Lowell School Committee member resigns after calling a former employee a “kike” on live TV
School Committee member Robert Hoey Jr., who referred to a former administrator at the Lowell Public Schools as a “kike” on live cable access TV on Wednesday, announced his resignation on Friday in a video posted on Facebook.
Hoey, who hosts the morning show “City Life” on Lowell Telecommunications Corporation cable access Channel 8, made the statement on the live program at around 6:35 a.m. while discussing school personnel. “We lost the kike, I mean the Jewish guy. I hate to say it but that’s what people used to say behind his back – Gary Frisch … He was the guy in charge of our budget,” said Hoey.
Since the program aired, the clip of the anti-Semitic slur has been widely circulated on social media throughout the country, and Hoey has been under pressure to resign. Hours after Hoey’s comments were broadcast, Lowell Mayor John Leahy requested that the Lowell City Council and the School Committee hold a joint meeting to demand the immediate resignation of Hoey “for offensive conduct that shocks the conscience.”
Other representatives also called for his resignation. “Elected officials who use such language, or harbor such thoughts about any race, religion, or ethnic bigotry are in violation of their oath, have forfeited the honor of their office and should not be allowed to represent this city, and its students and parents. Mr. Hoey should resign,” said US Representative Lori Trahan, State Senator Edward Kennedy, and Representatives Thomas Golden, Venna Howard and Rady Mom, in a statement.
In his resignation video, Hoey spoke for seven minutes before announcing his decision to quit. “As of today, I’m resigning from the Lowell School Committee,” he said. Earlier in the video, he apologized to Frisch and the community. “I’m so sorry to that individual that was hurt by this, and I’m sorry to every individual across the country,” said Hoey.
Hoey was first elected to the Lowell School Committee in 2015 was paid $12,000 by the city annually. Hoey could not be reached for comment.
This is not Hoey’s first public comment that has riled Jews. In 2018, the Lowell Sun reported that Hoey had called a Lowell radio talk show that was discussing North Middlesex Registry of Deeds Richard Howe Jr. On the show, Hoey said that Howe managed the registry like “Hitler.”
Frisch, who formerly worked for the Lowell Public Schools, could not be reached for comment. He is now the director of Finance and Operations for the Gloucester Public Schools.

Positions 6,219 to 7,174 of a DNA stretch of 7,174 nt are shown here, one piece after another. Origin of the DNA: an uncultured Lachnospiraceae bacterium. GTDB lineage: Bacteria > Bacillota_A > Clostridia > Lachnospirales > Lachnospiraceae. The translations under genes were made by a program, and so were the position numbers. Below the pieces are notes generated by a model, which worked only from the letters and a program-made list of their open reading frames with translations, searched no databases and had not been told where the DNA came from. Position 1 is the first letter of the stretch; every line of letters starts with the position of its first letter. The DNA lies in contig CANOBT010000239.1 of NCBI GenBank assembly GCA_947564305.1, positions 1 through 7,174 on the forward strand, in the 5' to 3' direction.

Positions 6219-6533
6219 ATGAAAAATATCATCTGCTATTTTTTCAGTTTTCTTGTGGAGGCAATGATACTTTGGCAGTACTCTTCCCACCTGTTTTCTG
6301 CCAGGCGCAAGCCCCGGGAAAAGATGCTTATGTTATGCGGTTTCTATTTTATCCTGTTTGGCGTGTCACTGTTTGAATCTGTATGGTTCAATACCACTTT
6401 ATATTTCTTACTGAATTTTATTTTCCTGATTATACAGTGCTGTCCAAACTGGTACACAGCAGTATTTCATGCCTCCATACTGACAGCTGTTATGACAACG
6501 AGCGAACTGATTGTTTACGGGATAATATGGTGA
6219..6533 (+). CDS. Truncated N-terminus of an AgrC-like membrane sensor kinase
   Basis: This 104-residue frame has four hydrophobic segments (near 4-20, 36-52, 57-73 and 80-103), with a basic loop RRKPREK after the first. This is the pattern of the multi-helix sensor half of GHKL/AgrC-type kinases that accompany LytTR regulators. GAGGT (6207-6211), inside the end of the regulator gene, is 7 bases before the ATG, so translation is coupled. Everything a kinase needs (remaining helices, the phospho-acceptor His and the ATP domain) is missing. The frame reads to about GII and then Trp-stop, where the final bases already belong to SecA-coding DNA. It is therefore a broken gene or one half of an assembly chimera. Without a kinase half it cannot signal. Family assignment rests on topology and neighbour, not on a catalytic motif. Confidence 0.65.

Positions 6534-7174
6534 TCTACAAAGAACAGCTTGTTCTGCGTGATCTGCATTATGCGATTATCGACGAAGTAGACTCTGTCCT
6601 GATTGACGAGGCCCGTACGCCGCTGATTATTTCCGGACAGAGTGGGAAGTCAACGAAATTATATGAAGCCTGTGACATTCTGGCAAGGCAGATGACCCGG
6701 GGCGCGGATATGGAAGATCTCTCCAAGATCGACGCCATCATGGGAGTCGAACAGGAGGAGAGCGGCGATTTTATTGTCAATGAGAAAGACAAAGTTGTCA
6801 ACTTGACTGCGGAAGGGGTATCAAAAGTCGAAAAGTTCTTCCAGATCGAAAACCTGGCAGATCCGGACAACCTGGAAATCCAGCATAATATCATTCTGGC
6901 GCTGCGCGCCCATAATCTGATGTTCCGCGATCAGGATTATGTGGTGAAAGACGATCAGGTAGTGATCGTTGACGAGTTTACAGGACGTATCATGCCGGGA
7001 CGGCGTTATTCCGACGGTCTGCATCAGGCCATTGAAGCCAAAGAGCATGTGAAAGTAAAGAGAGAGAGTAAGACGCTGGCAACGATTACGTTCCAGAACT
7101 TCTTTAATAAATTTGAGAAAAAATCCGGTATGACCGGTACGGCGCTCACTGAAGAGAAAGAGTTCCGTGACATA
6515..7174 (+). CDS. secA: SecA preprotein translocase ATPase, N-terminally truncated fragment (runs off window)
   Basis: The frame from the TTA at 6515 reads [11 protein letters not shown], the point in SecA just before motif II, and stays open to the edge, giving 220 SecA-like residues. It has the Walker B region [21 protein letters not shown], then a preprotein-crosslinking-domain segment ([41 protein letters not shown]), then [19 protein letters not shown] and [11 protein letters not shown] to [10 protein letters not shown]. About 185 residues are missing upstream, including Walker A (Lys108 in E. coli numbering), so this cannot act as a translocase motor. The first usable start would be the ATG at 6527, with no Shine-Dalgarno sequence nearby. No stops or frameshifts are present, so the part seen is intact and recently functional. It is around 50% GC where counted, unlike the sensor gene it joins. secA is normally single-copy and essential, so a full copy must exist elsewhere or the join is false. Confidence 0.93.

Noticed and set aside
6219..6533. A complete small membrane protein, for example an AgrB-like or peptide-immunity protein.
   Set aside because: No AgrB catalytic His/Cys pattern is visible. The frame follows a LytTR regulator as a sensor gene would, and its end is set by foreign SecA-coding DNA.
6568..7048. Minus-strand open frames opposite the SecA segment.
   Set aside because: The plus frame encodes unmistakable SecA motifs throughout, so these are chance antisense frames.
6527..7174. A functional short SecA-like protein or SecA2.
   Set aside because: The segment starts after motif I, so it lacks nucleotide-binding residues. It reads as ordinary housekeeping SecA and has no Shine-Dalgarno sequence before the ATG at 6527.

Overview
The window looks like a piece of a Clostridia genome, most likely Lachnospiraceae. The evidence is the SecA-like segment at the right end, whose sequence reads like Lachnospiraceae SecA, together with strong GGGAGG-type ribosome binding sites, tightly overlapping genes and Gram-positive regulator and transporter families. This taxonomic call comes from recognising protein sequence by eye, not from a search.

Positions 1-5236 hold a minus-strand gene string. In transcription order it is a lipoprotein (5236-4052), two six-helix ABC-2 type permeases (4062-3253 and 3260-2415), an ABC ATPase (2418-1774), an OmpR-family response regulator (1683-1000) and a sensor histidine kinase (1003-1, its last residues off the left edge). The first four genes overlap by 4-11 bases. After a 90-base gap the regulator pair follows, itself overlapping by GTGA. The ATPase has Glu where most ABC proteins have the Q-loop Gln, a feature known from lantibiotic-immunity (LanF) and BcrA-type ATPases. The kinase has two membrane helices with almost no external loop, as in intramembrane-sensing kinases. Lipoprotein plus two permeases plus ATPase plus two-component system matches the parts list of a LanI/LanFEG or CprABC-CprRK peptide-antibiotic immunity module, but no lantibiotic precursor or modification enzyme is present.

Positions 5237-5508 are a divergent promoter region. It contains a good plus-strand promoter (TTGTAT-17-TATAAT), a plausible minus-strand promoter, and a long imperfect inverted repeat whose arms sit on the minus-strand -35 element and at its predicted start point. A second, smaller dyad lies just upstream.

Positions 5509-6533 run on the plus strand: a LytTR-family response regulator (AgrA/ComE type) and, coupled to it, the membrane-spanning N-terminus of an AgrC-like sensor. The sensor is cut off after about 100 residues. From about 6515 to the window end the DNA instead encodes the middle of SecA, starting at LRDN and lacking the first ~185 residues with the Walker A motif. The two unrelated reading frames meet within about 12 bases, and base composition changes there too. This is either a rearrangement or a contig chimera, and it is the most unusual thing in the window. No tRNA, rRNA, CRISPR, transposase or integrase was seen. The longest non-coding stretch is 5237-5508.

Jackie Doherty, another member of the School Committee, was also a guest on the “City Life” TV program on Wednesday but appeared after Hoey’s use of the anti-Semitic slur.
“I did not hear Mr. Hoey’s remark nor was it referenced at any point during the hour I was on the program,” Doherty said in a statement Wednesday night. “After learning about it tonight, I am appalled and wholeheartedly condemn such language. It is offensive and harmful to the community I love where our diversity is a source of strength and pride.”
Robert Trestan, executive director of the Anti-Defamation League’s Boston office, said that Hoey should apologize and engage in some self-reflection about the harm and the damage of the words that he used.
“It’s just outrageous and shocking that an elected official in 2021 would refer to someone Jewish using a slur that is only common among neo-Nazis and white supremacists,” said Trestan.
“The other concerning part of this is when he uses the word kike, he uses it in the context as an attack on a former employee who apparently had some responsibility over funds. And so the combination of using the word kike and connecting it to this man’s job – and it being related to money – only enforces an anti-Semitic stereotype about Jews and money. So it’s not just the use of the slur – which is horrible – he’s using it in a way that reinforces and sends a message to others that’s anti-Semitic.”
After Hoey made the comment, the program continued for another 85 minutes without any guests condemning the slur.
“Another troubling thing is nobody called him out on it,” said Trestan. “It happened on a live program but if you hear someone say this and you remain silent and don’t call it out, you know, in some ways you’re just as culpable. One of the primary things we teach kids in school is that you should be calling out racism, anti-Semitism, and hate in real time. Imagine if a teacher used that word in a school. What would the school do to the teacher?”
Lowell City Manager Eileen Donoghue also condemned Hoey’s remarks and endorsed the mayor’s resolution calling for Hoey’s resignation. “The anti-Semitic language used by School Committee member Robert Hoey to describe a former employee of the Lowell Public Schools reflects a reprehensible degree of bigotry, and is particularly unconscionable coming from an elected official who represents one of the Commonwealth’s most diverse schools districts and one that prides itself on inclusivity and tolerance,” she said.
This is a breaking story and will be updated. Steven A. Rosenberg is the editor and publisher of the Jewish Journal and can be reached at firstname.lastname@example.org.
This story was originally published on JewishJournal.org and has been reposted with permission.